of material changes that includes an offer to provide a copy of the updated brochure and information on how a client may obtain the brochure.
ii. Deliver fund’s audited financial statements.
Under the Advisers Act’s “Custody Rule,” Registered Managers of private funds who are deemed to have custody of client assets and wish to avoid complying with the “surprise audit” requirement of the Custody
Rule must provide audited financial statements of their funds, prepared in accordance with U.S. generally accepted accounting principles, to the fund’s investors within 120 days of the fund’s fiscal year-end (or 180 days for a fund-of-funds). Registered Managers that do not satisfy the delivery of audited financial statement requirement must confirm that they are compliant with all obligations under the Custody Rule, including the annual surprise audit requirement.
Practice Tip: The SEC has recently taken enforcement actions against an advisory firm and its chief compliance officer for substantial and repeated late deliveries of audited financial statements. Clients should review their practices to ensure compliance with the SEC’s custody rules.
iii. Privacy Notice.
c. Other requirements.
i. Review required compliance procedures.
Pursuant to Rule 206(4)-7(b), promulgated under the Advisers Act, Registered Managers must review their compliance policies and procedures at least annually to assess their effectiveness. This review also should include an assessment of the adequacy
of the firm’s code of ethics, including an assessment of its effectiveness as implemented. At a minimum, Registered Managers should ensure their policies and procedures have been updated to address legal and regulatory changes (including compliance with any disclosure or reporting standards), all significant compliance matters that arose during the previous year, any significant changes in the business activities of the Registered Manager or its affiliates, and any other changes in regulatory guidance or agency rules that would suggest a need to revise the Registered Manager’s policies and procedures. As part of this review, Registered Managers should determine whether they need to provide any compliance or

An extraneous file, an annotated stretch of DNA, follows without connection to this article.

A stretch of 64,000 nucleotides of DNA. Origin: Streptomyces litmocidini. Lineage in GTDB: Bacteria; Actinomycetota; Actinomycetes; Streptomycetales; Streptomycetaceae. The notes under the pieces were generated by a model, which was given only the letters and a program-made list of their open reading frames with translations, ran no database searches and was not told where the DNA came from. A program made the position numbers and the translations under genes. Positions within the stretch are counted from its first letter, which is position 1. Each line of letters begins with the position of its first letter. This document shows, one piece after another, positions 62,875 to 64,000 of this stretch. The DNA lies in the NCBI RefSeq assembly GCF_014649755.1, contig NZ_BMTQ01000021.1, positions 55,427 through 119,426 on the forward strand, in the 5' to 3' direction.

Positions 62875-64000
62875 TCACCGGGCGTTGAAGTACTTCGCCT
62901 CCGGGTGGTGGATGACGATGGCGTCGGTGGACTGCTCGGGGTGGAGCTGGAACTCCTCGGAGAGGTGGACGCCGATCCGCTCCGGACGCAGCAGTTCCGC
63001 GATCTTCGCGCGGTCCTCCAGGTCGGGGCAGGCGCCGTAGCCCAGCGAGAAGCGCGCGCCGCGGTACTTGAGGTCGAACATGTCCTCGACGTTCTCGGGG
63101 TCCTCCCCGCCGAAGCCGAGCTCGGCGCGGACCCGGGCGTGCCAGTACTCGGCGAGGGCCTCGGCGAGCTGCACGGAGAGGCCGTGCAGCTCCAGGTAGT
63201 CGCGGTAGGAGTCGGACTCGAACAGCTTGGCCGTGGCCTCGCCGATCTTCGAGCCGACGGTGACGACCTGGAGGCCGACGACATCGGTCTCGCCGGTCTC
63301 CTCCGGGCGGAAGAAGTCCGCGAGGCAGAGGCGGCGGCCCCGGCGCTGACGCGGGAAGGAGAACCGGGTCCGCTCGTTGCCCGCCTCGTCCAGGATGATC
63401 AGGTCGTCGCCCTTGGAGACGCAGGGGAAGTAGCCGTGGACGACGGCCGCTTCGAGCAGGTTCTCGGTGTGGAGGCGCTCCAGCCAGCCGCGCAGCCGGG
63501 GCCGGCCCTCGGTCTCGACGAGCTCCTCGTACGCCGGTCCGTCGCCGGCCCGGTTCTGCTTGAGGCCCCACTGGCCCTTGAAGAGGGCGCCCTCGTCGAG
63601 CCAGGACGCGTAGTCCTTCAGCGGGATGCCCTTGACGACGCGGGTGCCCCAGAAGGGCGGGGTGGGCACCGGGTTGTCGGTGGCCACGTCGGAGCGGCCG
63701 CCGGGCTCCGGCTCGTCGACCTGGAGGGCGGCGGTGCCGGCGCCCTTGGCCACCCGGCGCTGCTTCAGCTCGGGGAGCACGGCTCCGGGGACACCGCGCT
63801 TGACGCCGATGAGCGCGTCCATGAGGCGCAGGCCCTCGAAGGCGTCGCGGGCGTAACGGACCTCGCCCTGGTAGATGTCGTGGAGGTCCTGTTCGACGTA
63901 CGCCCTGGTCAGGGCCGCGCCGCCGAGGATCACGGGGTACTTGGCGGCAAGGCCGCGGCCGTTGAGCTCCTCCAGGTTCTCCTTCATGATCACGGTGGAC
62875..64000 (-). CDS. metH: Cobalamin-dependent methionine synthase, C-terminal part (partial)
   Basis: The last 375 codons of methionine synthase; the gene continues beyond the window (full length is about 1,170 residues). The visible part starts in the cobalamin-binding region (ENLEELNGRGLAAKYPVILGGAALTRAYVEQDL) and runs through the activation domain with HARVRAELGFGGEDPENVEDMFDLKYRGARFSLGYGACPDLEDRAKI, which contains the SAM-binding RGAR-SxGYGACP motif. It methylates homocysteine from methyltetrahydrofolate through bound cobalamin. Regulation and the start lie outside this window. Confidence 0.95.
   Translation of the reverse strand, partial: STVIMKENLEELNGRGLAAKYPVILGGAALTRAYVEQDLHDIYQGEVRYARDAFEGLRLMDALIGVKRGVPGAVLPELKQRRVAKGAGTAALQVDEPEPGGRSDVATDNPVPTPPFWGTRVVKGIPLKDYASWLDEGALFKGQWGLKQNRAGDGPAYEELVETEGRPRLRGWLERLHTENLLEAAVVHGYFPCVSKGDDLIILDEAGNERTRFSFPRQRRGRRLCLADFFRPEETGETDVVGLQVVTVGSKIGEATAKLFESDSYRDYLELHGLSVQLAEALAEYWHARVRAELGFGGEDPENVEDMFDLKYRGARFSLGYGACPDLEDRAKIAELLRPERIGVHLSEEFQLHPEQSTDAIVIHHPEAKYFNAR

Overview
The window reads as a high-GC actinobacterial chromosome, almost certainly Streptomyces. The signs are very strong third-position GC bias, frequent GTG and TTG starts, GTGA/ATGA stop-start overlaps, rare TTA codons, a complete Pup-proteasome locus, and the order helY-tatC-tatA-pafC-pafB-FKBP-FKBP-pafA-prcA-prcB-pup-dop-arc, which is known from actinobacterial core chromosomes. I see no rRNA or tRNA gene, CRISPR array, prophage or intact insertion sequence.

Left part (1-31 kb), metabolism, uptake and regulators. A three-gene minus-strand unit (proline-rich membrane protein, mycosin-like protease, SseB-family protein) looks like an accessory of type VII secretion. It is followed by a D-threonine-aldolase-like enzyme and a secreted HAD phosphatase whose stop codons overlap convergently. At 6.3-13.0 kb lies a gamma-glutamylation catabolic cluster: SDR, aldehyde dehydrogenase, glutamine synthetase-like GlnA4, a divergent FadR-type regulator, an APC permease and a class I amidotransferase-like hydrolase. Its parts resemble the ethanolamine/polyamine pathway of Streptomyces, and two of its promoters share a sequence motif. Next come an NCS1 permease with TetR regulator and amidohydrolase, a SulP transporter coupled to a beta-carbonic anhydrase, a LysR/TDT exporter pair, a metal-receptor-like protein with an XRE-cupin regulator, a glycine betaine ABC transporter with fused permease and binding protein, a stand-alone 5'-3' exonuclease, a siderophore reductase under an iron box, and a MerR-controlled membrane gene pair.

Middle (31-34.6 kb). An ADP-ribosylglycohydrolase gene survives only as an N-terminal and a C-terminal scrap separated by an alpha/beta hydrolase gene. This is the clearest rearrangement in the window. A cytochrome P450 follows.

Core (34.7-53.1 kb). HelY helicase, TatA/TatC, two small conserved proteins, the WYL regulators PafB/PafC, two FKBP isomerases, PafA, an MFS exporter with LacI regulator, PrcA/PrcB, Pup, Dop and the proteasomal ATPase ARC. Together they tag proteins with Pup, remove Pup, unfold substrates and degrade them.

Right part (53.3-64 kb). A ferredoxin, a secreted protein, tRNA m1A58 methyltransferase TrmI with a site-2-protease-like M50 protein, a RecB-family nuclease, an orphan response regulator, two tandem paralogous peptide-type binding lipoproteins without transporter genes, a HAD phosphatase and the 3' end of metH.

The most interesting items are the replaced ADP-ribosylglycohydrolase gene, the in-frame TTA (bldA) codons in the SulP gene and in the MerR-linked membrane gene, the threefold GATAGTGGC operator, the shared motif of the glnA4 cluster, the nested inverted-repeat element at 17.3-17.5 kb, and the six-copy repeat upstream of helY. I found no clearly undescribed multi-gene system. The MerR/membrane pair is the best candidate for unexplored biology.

ethics-related training to employees, or enhancements
in light of current business practices and regulatory developments. Written evidence of such reviews should be retained.
Practice Tip: Registered Managers should pay particular attention to their policies and
procedures that relate to areas of recent focus by the SEC, such as: valuation, conflicts of interest, confidentiality of client information and insider trading. Attention should also
be given to those areas highlighted by the SEC’s Office of Compliance Inspections and Examinations (“OCIE”) in the SEC’s National Exam Program’s Examination Priorities
for 2015, a copy of which may be found at: SEC 2015 Exam Priorities. As stated therein, priorities for this year will include reviews of: (i) recommendations to retail clients of account types, fee structures, and the disclosures related thereto; (ii) sales practices, particularly those directed at movement of employer-sponsored
retirement accounts; (iii) recommendations made to investors, particularly with respect to complex or structured products; (iv) registrants’ supervision of representatives with previous disciplinary or other indications of misconduct and of branch offices and personnel associated with such branches; (v)
alternative investment companies, particularly their policies related to leverage, liquidity, and valuation as well as internal control factors dealing with staffing, boards, and compliance personnel; (vi) cybersecurity programs; (vii) best execution, particularly potential conflicts of interest arising from rebates and other payments to route order flow; (viii) microcap fraud; (ix) anti-money laundering; (x) proxy voting; (xi) investment companies that have previously not been examined and (xii) fees and expenses charged by private equity funds.
Additionally, the SEC is expected to continue a 2014 initiative focused on investment advisers that have not yet been subject to an examination but have been registered
for more than three years. There will be a particular emphasis on wrap fee programs, quantitative trading models and payments by advisers and funds to entities that distribute mutual funds.
Registered Managers should review and stress-test their business continuity/disaster recovery plans no less than annually and make any necessary
adjustments. Written evidence of these reviews should be retained.
iii. “Pay-to-Play” Practices.
Rule 206(4)-5 under the Advisers Act restricts the political contribution and solicitation practices of Investment Managers and certain of their related persons. Specifically, Rule 206(4)-5 prohibits an Investment Manager from (i) receiving compensation for providing advisory services to government entities for a specified period of time after making political contributions to people or parties that may have the ability to influence a government entity’s decision
to employ such Investment Manager. Investment Managers should review their policies and procedures annually to (i) ensure that employees are aware of Rule 206(4)-5 and (ii) that the Investment Manager
has an accurate record of contributions made by both the Investment Manager and its covered employees. Investment Managers subject to Rule 206(4)-5 should keep books and records of the relevant contributions as well as their annual reviews.
II. Requirements for CPOs and CTAs
a. Filings for Registered CPOs and CTAs.
i. Review and update NFA registration.